The Concept of Antichrist, Part II

Is there one Antichrist or are there many? The biblical answer seems to be “yes.” In the letters of John, the Antichrist is coming in the future, but is already present in the world (1 John 4:3). It seems that for John there were many antichrists in the present, but that these were only the predecessors of THE future Antichrist (from the perspective of John’s day). The “spirit of antichrist” (1 John 4:3, KJV) was already in the world, and it was present in the many antichrists of John’s day. But the full and final incarnation of antichrist was still in the future. The last and worst Antichrist was yet to come.

Revelation 13 seems to support this dual picture of the Antichrist. The sea beast of Revelation 13 has seven heads on one body. From Revelation 17:10 it becomes evident that the seven heads of the beast are consecutive in point of time, even though John sees all seven at the same time. So the slaughter of one of the heads of the beast results in the death of the beast itself. The beast then returns to life with a new head. Notice that in Revelation 13 verses 12 and 14 it is the beast itself that is wounded to death and comes back to life, not just one of its heads (13:3). So this one beast symbolizes the many different forms Antichrist has assumed in his opposition to God’s truth from one age to another.

An important feature of the Antichrist in 1 John is that it is not a furious persecutor, nor is it an agent attacking the church from outside. The primary feature of Antichrist in John’s letters is that of deception. Speaking of the multiple antichrists of his day, John notes that they had appeared within the community and went out from there (1 John 2:18-19). While within the community they misled others into thinking they taught correct doctrine and preached the true Christ. They were, in fact, liars (1 John 2:22; 2 John 7).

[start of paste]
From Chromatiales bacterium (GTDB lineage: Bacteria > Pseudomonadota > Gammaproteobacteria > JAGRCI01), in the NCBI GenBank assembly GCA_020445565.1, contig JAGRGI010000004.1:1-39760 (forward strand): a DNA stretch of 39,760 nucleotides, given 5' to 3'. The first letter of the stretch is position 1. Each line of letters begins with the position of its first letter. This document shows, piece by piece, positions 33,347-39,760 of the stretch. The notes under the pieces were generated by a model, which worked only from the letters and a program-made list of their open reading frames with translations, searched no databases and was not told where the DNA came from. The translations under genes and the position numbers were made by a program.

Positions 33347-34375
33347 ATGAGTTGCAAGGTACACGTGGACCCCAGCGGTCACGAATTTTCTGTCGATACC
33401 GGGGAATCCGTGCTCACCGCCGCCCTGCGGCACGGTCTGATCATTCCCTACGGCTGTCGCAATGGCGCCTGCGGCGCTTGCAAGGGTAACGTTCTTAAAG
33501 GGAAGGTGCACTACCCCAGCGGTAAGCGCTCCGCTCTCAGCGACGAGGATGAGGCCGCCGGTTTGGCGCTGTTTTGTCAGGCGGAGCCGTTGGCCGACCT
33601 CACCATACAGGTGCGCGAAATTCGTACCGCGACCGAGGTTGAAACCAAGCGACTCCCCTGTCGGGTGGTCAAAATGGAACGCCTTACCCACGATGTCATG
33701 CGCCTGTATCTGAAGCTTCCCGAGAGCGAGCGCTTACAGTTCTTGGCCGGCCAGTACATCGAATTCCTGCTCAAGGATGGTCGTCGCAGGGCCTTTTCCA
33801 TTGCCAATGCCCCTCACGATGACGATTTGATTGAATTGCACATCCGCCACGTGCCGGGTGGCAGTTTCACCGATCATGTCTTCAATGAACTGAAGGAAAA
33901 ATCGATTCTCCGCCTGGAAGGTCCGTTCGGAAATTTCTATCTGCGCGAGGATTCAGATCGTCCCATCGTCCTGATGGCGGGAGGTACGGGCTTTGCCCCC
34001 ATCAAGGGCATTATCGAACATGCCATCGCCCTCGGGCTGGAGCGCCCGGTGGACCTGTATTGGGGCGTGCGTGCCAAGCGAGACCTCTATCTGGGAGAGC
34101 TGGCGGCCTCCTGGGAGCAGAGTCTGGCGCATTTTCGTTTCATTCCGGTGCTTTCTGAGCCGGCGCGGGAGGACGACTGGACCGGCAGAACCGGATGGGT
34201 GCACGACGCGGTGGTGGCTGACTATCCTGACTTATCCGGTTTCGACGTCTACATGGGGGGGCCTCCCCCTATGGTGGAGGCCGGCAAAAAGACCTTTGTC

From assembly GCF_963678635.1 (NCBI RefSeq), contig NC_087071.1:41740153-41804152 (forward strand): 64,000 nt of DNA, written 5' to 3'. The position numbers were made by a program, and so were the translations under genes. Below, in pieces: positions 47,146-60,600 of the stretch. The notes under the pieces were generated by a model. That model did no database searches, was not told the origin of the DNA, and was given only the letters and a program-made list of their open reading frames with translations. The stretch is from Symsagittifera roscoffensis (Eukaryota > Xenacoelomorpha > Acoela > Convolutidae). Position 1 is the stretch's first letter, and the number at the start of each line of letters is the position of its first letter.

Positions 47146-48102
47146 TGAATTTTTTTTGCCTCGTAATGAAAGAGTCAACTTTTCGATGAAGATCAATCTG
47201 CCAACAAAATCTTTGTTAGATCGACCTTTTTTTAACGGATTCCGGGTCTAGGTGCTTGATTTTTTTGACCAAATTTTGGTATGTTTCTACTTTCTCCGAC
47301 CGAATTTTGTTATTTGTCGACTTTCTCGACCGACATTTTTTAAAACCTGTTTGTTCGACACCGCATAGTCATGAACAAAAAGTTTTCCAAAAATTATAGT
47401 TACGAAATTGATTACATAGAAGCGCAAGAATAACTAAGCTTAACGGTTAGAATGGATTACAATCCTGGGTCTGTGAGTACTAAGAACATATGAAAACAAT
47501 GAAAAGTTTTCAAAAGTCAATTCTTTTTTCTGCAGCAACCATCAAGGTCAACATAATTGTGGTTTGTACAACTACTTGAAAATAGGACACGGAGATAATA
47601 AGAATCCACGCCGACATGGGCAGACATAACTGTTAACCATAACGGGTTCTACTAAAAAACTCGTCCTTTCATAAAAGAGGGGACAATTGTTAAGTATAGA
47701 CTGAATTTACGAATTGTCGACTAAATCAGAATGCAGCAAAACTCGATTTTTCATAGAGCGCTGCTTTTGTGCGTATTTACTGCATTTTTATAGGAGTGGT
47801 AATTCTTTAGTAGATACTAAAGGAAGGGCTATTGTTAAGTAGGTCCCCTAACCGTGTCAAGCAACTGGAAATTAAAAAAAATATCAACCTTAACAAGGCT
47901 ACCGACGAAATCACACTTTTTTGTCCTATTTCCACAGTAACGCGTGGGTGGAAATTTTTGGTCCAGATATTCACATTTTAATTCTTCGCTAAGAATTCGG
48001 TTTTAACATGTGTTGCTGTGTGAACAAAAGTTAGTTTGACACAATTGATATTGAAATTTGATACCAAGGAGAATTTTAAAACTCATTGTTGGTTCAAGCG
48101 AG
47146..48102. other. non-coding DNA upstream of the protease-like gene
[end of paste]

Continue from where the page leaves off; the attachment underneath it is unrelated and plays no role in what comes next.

Interestingly, Jesus predicted the very situation John was referring to here, except He didn’t use the term “Antichrist.” Instead, Jesus told His disciples that both “false prophets” and “false christs” would appear. So He set the table for John’s plural use of “antichrist.” The work of these false christs would be so deceptive that it would sweep away even the elect, if that were possible (Matt 24:23-25). So Jesus and John agreed on multiple, deceptive antichrists. They also agreed that these antichrists were human individuals, apostate believers. For Jesus, the false christs were coming in His name (Matt 24:5). For John, they were once part of the community that followed Jesus (1 John 2:18-19).

In the letters of John, therefore, Antichrist is much more than a single figure, it is a whole way of thinking and operating. Christians are invited to “conquer” the antichrists by discerning the true anointing from the false (1 John 2:20, 27). As we have seen, there is a strong emphasis in John that the Antichrist would be involved in lying and deception (1 John 2:22; 2 John 7). This is consistent with the Jewish tradition that false prophets would try to counter the true prophet (Deut 18:15, 18) when he would come.

According to John, the Antichrist would come at the “last hour” (1 John 2:18) but in a sense the last hour had already come in the multiple antichrists (1 John 2:18) already present. The last days of John’s community were heralds of the very last days of earth’s history. In the letters of John, therefore, the future Antichrist is brought into the present experience of the church. He saw the Antichrist not as some future outside enemy, but as an internal danger which would lead to secessionist movements within the church. These writings were forerunners of the Reformers, who identified the Antichrist with the Pope.

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